Use of cardiovascular databases to improve quality of care of cardiovascular surgery
The most common use of large cardiovascular databases has been to compare risk-adjusted expected with observed mortality to monitor the quality of care of institutions and their providers. Database information also can be interrogated for opportunities for improvement in management decisions on individual patients or patient groups. For example, the accurate prediction of the likelihood that patients who present with unstable angina will subsequently undergo CABG might guide a physician as to the proper use of antiplatelet agents early on admission. To address this question, the Thrombolysis In Myocardial Infarction (TIMI)-18 database of 2,220 patients was used to derive an average likelihood score that was prospectively validated on 3,318 patients in the TIMI-IIB and TIMI-III registries (3). Multivariable analysis identified six variables that, when reduced to a simplified risk score, separated patients with a low, intermediate, or high probability of undergoing CABG during operation (Table 6).This risk score operated in the test population with a C statistic of 0.72. A more accurate prediction of the likelihood of subsequent CABG at the time of diagnosis of acute coronary syndrome would permit cardiologists to better balance the potential benefit of clopidogrel with the risk of increasing postoperative bleeding when making a decision with an individual patient.
The risk-adjusted mortality rate of each surgeon reporting data to the New York State Cardiovascular Database has been used to evaluate the influence of patient race on their access to a high-quality surgeon to perform their CABG (4). After controlling for patient characteristics, such as comorbidity and socioeconomic status, the hospital in which surgery was performed, and the number of surgeries performed by the surgeon during a three-month period, non-Caucasian patients were treated by surgeons with higher risk-adjusted mortality rates compared with Caucasian patients. Documentation of this modest, but important, absolute mortality difference of 0.17% (p > 0.01) in operative mortality between non-Caucasian and Caucasian patients required use of a geographic-based source of high-quality data. This resource also provides a mechanism to monitor the effectiveness of initiatives implemented to reduce the disparity in the access of minorities to high-quality cardiac surgeons.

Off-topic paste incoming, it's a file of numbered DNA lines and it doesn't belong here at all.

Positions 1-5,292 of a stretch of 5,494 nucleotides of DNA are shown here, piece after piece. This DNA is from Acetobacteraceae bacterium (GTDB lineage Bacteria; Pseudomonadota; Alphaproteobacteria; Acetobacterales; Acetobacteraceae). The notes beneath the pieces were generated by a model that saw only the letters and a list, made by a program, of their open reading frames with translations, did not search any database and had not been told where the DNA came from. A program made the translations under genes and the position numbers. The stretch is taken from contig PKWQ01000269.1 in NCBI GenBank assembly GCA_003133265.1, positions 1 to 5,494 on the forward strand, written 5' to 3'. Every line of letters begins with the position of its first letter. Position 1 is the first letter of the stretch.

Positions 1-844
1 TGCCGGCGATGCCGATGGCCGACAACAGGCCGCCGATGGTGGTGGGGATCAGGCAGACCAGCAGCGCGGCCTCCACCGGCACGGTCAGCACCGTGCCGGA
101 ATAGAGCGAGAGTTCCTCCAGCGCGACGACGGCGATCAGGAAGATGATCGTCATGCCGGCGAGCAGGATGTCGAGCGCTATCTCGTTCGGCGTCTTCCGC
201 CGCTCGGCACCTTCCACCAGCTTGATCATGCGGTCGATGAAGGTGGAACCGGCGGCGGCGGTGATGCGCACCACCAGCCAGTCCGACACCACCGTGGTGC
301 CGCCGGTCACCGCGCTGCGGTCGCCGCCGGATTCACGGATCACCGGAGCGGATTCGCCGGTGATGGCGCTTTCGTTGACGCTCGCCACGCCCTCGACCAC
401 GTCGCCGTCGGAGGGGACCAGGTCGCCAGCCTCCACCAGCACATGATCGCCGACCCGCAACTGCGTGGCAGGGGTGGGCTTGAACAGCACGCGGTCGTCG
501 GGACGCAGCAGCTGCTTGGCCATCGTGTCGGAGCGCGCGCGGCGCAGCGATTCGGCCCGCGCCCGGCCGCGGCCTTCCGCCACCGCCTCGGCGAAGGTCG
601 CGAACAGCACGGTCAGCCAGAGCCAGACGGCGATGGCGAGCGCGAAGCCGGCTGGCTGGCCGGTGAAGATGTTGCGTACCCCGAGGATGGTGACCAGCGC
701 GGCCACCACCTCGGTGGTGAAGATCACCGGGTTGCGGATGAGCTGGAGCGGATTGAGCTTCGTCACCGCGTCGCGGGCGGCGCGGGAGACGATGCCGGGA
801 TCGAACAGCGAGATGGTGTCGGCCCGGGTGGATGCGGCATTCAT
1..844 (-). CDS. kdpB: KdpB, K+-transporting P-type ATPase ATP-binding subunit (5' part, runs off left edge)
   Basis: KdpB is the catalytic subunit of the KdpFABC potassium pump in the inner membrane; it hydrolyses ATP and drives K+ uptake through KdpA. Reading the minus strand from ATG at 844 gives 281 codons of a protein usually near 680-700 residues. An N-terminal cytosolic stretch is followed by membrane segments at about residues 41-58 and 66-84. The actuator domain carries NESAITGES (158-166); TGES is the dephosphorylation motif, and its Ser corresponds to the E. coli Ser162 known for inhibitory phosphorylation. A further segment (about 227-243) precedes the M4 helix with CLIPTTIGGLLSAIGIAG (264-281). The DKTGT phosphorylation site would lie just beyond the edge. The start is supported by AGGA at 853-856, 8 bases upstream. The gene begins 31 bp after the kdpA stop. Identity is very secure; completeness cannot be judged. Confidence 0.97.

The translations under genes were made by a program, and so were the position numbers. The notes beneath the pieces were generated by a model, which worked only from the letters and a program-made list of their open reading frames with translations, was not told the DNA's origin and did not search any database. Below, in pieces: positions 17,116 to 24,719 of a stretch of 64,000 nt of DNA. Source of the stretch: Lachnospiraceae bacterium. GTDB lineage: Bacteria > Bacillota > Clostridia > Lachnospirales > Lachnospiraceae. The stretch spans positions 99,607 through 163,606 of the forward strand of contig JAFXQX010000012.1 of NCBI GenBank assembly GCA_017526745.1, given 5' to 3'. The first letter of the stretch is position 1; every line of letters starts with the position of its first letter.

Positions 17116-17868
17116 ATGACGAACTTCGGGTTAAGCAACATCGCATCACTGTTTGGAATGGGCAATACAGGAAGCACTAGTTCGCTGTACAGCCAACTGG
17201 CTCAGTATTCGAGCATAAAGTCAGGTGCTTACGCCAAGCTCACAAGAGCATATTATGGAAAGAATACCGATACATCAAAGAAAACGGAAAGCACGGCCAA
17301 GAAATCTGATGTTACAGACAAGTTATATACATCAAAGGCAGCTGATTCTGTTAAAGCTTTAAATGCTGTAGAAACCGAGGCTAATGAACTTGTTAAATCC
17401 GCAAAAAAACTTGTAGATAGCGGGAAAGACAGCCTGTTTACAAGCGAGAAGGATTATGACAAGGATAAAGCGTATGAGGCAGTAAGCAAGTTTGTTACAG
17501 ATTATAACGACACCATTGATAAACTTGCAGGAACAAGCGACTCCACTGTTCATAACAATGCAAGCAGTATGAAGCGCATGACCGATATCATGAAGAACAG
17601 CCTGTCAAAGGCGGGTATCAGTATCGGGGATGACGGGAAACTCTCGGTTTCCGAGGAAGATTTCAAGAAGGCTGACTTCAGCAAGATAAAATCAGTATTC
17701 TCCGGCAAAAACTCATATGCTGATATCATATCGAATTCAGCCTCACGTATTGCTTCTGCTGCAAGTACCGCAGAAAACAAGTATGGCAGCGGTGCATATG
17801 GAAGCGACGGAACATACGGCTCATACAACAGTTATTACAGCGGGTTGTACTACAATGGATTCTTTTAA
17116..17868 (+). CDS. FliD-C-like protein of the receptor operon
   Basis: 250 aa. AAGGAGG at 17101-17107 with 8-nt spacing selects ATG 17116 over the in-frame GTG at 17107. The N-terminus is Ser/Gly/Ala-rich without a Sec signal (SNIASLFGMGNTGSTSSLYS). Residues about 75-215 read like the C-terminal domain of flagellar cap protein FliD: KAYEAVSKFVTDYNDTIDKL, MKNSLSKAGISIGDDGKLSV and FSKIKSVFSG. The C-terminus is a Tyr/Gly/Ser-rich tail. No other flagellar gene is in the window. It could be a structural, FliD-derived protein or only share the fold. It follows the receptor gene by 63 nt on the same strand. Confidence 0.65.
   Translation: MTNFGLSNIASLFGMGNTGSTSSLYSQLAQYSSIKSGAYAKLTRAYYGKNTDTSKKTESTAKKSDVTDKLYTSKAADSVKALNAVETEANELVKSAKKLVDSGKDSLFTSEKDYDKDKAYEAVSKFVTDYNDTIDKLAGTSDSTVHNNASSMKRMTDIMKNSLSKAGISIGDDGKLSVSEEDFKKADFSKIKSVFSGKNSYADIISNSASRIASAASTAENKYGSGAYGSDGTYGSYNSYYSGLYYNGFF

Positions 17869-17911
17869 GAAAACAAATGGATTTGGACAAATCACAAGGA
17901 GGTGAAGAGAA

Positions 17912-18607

The objective for all patients to have access to high-quality surgical care conflicts with the reality that in geographic regions with a low population density, cardiac surgical teams often do not attain the high volume necessary to maintain low rates of cardiac surgical mortality. Preferential referral of only high-risk patients to more remote high-volume centers while providing cardiac surgical care to the low-risk population locally has been evaluated as a strategy to balance access with quality using data from the New York State Cardiac Surgery Reporting System (5). The overall mortality of 57,150 patients undergoing isolated CABG surgery in New York State between 1997 and 1999 was 2.2%. Therefore, patients with a predicted mortality of <2% were defined as low risk and those with mortality greater than this threshold were defined as moderate- to high-risk patients. A total of 312 (0.79%) patients died among 39,491 low-risk patients who comprised 69% of all isolated CABG cases, and 948 patients (5.37%) died among 17,659 patients with moderate-to-high risk. In all five groupings of New York hospitals by the median annual hospital volumes created by the thresholds set at 100 operation increments between 200 and 600 operations, the risk reduction for undergoing CABG in a high-volume hospital ranged from 0.45 to 0.77 compared with the low-risk group and from 0.62 to 0.91 for the moderate- to high-risk group. The percentage of deaths that were avoidable decreased for both risk groups as the volume threshold increased but was always higher for the low-risk group (Fig. 1).The number needed to treat to avoid one death in the low-risk group ranged from 114 to 446 and always exceeded the number needed to treat to avoid one death in the moderate- to high-risk group, which ranged from 37 to 184 (Fig. 2).